Carrying On: Sperm: It’s all about the potency, baby

August 27, 2010

What am I worth? This is a question that is difficult for almost anyone to answer off the cuff. If you want to answer that question in its literal sense, you might calculate the net value of your expected lifetime earnings or assets. But anyone who’s not an investment banker knows that worth is based on more than dollars and cents. So how do you calculate the value of a person?

How about the value of the children you can have based solely on your genetic makeup? More specifically, what is the value of one’s sperm? This notion occurred to me last month while I was watching The Kids are All Right, a film about a lesbian couple whose children seek out their sperm donor dad. After watching Annette Benning and Julianne Moore navigate their marriage and bond with Mark Ruffalo, I began to think more about the realities of sperm donation and what makes someone a good sperm donor. What is it that makes someone want to have babies with your genetic material?

It’s not necessarily what you’d think. Physical appearance isn’t everything, although most potential mothers can browse donors’ entire physical curriculum vitae before selecting their matches. I learned that sperm banks prefer young donors, particularly college-aged ones. If you were to make a donation, almost all banks would give you an extensive questionnaire and run a check on your family history for infectious diseases, HIV, blood types—basically anything that they can use to predict the health of your potential children.  One’s sperm must also be “bankable,” or be able to be frozen and stored easily without eliminating their viability.  This isn’t as easy as you might think. Cryos—a large sperm bank in Denmark, where sperm banking is a quite a big industry—only accepts about eight to 10 percent of would-be donors.

So, once a donor passes all of the tests and is certified as disease-free, how do they separate the boys from the men? This is where it gets interesting. The scarce data on what makes a donor desirable suggests that height and intelligence are big gets. In browsing the donors section on Cryos’s website (you can shop for a donor online, in the literal sense of the word, much like you would browse an online dating website), I found that for the New York City metropolitan area, only one out of 39 donors was under 5 feet 7 inches, and many were above 6 feet tall. You can even view photographs of the donors from when they were children, although that seems more creepy than useful.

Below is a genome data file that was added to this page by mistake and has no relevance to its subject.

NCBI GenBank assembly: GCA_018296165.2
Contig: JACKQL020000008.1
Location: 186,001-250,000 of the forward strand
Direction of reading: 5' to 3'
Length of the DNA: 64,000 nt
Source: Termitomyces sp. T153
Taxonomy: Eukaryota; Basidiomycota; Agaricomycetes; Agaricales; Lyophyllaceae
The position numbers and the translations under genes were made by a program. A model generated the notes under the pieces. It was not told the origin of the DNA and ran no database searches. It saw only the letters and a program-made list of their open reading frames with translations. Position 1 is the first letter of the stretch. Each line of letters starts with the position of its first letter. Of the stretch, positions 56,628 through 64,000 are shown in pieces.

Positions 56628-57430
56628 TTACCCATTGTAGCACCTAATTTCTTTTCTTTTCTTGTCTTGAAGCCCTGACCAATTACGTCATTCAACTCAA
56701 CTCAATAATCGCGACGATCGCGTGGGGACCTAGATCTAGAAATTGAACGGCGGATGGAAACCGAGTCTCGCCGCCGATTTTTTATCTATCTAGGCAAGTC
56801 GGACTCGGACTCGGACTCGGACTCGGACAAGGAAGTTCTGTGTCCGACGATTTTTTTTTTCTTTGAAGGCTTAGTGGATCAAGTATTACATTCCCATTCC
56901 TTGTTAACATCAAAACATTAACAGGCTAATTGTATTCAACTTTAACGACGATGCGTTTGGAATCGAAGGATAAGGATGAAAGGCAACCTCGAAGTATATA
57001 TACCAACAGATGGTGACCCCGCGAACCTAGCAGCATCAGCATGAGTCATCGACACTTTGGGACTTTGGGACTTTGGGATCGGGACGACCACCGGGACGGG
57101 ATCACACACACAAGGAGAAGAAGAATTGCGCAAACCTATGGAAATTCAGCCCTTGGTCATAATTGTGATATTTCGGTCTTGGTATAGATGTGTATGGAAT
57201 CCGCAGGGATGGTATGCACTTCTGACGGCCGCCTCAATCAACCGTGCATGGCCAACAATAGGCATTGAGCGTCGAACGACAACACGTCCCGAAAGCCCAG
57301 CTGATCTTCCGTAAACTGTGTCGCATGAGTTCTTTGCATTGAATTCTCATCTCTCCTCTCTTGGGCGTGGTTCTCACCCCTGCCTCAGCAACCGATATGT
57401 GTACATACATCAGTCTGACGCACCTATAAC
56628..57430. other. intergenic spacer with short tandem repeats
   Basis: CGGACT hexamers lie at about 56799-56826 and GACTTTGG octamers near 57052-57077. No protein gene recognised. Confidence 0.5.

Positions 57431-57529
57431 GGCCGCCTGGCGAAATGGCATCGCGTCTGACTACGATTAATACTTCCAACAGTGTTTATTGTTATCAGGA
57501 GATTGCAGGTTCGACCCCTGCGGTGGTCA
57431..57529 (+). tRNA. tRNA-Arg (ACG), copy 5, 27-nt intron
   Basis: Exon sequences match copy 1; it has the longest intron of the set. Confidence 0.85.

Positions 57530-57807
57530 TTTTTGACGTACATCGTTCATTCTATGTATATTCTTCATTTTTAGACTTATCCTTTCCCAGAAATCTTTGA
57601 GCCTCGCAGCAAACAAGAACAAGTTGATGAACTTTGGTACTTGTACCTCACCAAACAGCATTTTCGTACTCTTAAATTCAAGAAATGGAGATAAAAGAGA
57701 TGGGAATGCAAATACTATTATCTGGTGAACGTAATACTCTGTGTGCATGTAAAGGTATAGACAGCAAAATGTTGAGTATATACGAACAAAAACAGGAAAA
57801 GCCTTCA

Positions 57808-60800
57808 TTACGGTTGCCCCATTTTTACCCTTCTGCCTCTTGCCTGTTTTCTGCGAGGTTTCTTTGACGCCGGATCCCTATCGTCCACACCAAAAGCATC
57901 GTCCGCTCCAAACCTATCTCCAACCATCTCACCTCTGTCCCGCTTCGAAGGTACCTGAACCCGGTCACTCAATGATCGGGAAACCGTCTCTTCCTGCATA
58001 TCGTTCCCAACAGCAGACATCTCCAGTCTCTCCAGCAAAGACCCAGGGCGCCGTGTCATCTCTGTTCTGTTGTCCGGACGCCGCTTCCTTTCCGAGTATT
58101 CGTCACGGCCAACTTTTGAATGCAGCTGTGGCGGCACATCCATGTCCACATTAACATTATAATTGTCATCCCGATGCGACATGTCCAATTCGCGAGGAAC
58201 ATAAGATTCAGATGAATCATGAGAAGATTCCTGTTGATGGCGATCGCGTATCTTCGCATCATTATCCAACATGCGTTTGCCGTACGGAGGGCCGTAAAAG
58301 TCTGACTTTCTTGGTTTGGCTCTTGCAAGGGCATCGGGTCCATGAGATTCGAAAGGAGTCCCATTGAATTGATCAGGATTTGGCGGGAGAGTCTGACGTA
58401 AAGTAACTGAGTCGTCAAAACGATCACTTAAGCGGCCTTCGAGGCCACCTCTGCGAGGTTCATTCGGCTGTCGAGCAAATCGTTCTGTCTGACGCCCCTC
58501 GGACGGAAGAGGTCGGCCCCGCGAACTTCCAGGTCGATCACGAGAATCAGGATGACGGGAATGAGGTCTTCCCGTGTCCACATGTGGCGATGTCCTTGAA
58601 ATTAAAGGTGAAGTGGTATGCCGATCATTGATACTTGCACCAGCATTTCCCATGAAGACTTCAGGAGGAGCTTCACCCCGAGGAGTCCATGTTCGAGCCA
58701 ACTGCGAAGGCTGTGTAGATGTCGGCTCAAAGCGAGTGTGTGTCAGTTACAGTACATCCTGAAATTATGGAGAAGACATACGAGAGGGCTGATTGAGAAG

As for shopping for intellect, women seeking a sperm donor can browse in-depth fact sheets from each donor, with information about the percentile each donor occupied in high school and college, how many years they’ve been in school, and if they are scientifically- or artistically-minded.  Their occupations are also listed; the Cryos listings for New York City included occupations that ranged from traffic surveyor to investment banker. Parts of the survey even suggest that potential mothers might be looking to control for personality. There’s a section about personal characteristics on the questionnaire, with questions like “Did you play sports as a child?” and “What musical instruments do/did you play?” Donors also have to undergo a psychological evaluation given by the sperm bank.

From all this, what is a donation of sperm from a “good donor” worth? That really gets us to the question of what makes a good donor, and as I said before, it’s not what you’d think. Despite the extensive menu that potential mothers can browse through in search of a donor with the desirable  height, smarts, and personality, what brings in top dollar from these moms is the fertility level of one’s donation. This makes sense, considering that the average rate for successfully conceiving with donated sperm is less than 20 percent. In the end, sperm donation is even less glamorous than genetic mate-shopping seems at first. In the end, it all comes down to whether or not your material get somebody pregnant.


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